'Mustang' Makes SplashData's 2014 'Worst Passwords' List

Jan 27, 2015 05:00 PM EST | Matt Mercuro

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Not only is Ford Mustang one of the most popular cars ever created, it's also one of the most popular passwords on the internet.

A new study by SplashData, a company that specializes in passwords, listed the term "mustang" as the 16th most common password found on the internet last year.

Not only was it the only car term to make the top 25, it was also more popular than terms like "Superman" and "Batman."

"We're flattered people want to use 'mustang' as their password, but alone, it just isn't strong enough to be secure," said Keith Moss, Ford Director of Cyber Security in a company statement. "We encourage people to use 'mustang,' but we recommend they strengthen their password by mixing upper and lower case letters, numbers, acronyms and symbols to make it unique."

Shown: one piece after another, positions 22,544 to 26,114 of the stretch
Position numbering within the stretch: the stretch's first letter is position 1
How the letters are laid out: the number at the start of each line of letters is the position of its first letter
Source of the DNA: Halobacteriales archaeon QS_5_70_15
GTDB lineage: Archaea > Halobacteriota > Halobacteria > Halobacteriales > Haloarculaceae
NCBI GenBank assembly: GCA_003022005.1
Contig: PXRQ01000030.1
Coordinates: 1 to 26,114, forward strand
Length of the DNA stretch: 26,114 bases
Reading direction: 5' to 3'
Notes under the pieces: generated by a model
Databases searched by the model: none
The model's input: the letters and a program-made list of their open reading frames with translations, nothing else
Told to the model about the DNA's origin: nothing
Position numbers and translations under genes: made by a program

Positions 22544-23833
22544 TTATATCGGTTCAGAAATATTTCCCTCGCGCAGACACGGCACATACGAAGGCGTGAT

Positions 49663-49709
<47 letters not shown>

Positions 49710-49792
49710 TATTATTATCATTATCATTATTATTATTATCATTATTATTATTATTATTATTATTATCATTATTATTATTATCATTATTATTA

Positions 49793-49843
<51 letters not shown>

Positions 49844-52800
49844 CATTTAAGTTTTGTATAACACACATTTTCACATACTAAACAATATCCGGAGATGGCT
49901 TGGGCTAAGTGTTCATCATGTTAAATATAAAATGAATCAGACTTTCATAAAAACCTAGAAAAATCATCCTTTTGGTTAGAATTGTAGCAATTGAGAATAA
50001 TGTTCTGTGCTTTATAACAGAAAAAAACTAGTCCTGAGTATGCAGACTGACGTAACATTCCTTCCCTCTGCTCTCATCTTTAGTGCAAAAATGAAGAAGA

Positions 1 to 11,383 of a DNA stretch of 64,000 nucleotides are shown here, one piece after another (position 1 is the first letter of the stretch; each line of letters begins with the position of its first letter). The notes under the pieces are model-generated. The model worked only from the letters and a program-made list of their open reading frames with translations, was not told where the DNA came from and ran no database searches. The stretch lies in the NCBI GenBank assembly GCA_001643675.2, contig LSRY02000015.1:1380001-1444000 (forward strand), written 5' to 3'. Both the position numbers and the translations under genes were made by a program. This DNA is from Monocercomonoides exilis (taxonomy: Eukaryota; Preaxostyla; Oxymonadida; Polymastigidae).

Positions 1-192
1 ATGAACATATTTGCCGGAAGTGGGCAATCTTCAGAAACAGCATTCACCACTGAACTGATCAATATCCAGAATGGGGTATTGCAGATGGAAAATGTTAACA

Click here to see the full list.

Using the same password for multiple sites is just asking for trouble. But if you want to keep mustang in each one make sure your important logins have something else included, like a number of symbol.

To those who want to keep "mustang" as your password but also want to be a little more secure, here's a few options to consider:

-include your favorite road or road trip destination in the password

-Add your favorite Mustang model year or the year you bought your mustang to your password

-Add paint codes, digits from your vin or engine codes to the password

-Create a custom acronym for modifications made to your Mustang

The passwords "123456"and "password" held the top two spots once again in the annual list, which has been published since 2011.

"Passwords based on simple patterns on your keyboard remain popular despite how weak they are," said Morgan Slain, CEO of SplashData in a press statement. "Any password using numbers alone should be avoided, especially sequences. As more websites require stronger passwords or combinations of letters and numbers, longer keyboard patterns are becoming common passwords, and they are still not secure."

The list was made from 3.3 million leaked passwords during 2014.

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